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VMware gets deeper into storage with vSphere 5

Storage played a big part in VMware’s vSphere 5 launch Tuesday, as the vendor introduced a new software product called vSphere Storage Appliance and made enhancements in the areas of storage management and provisioning, replication and disaster recovery in virtual environments.

“Storage plays a central part in what we’re doing [with vSphere 5],” VMware senior product marketing manager Mike Adams said. “A lot of it has to do with advancing the cloud, but we’re also trying to help people become more efficient with storage.”

vSphere Storage Appliance is for SMBs, and lets them turn internal disks into shared storage that is required to reap the benefits of vSphere. Customers load the software onto a server and can point it at one or two additional ESXi targets to create a storage pool – similar to products such as Hewlett-Packard’s Virtual Storage Appliance (VSA). The appliance will cost $5,995 as a standalone product and $7,995 as part of a bundle with vSphere 5.

The first version is limited to three servers. “This is for SMB customers who can’t afford or don’t have the know-how to set up a SAN,” Adams said. “They can use vMotion for live migration and VMware HA for failover of virtual machines. They both require shared storage.”

Other new storage features from the vSphere rollout included:

Storage Distributed Resource Scheduler (DRS). This extends the DRS feature from the compute side to storage, helping customers quickly provision virtual machines to storage pools. DRS takes advantage of new vStorage APIs for Storage Awareness (VASA) to place data and load balance based on I/O and available capacity.

Profile-Driven Storage. This lets users map VMs to storage levels based on service level, availability or performance needs. VMs running applications that need the highest performance can be mapped to tier one storage, with less critical apps mapped to lower tiers. Customers associate tiers with service levels for performance and available capacity.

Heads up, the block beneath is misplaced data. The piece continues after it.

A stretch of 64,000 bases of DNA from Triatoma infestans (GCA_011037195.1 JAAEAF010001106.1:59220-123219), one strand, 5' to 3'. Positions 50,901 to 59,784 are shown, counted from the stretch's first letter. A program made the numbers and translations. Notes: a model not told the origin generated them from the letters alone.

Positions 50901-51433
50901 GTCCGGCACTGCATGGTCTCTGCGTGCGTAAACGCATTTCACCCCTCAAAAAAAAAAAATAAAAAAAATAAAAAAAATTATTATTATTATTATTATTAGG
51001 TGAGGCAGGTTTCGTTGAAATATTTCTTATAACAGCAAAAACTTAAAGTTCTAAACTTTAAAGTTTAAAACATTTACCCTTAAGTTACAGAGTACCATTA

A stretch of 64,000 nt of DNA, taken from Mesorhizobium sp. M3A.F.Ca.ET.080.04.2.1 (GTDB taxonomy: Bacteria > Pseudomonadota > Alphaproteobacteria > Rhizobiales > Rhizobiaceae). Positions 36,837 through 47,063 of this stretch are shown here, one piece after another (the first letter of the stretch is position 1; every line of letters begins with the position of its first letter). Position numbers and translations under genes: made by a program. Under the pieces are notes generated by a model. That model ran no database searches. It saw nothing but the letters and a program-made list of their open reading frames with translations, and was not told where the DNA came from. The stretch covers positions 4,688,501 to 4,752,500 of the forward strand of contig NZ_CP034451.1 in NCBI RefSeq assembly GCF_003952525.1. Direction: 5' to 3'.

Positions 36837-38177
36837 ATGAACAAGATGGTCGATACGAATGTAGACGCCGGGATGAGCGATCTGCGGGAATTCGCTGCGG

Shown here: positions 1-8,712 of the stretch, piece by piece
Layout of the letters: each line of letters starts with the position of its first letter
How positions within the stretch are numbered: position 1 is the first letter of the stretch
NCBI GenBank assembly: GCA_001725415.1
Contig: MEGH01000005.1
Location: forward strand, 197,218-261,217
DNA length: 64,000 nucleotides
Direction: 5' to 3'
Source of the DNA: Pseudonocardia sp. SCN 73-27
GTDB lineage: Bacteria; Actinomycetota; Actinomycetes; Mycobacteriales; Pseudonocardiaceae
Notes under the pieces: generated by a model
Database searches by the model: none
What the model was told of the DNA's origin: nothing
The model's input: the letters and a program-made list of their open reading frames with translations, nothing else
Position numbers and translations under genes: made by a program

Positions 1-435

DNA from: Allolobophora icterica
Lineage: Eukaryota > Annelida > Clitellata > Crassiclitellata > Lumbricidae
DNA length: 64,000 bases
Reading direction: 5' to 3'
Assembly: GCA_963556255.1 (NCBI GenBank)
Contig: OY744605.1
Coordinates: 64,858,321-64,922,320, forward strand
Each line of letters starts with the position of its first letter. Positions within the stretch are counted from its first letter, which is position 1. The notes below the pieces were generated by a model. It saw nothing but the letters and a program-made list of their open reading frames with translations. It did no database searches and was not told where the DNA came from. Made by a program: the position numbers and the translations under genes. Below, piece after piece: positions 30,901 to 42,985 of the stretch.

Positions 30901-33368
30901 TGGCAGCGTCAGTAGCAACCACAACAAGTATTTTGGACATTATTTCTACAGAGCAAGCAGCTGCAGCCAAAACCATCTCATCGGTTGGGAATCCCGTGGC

vSphere Replication. Building replication into Site Recover Manager (SRM) 5 removes the need for array-based replication, allowing customers to replicate data between different types of storage systems. It also adds automated failback and planned migration between data center capabilities. And while VMware presenters didn’t talk much about it during the public launch, the vendor also rewrote the code for its VMware HA DR product.

VMware vStorage APIs for Array Integration (VAAI) support for thin provisioning, NAS hardware acceleration. vSphere will inform arrays when files are deleted or moved by Storage vMotion so the space can be reclaimed. It also monitors capacity on thin provisioned LUNS and warns users when they are running out of physical space to avoid oversubscription with thin provisioning. The new hardware acceleration for NAS includes a full file clone that enables the NAS device to clone virtual disks, similar to the VMware’s full copy feature for block arrays. It also has a thick virtual disk feature that lets administrators reserve space for an entire virtual disk. Previous versions of vSphere always created a virtual disk as a thin provisioned disk.

vSphere 5 also adds NFS support for its Storage I/O Control feature that prioritizes I/O of virtual machines in shared storage to reduce latency.

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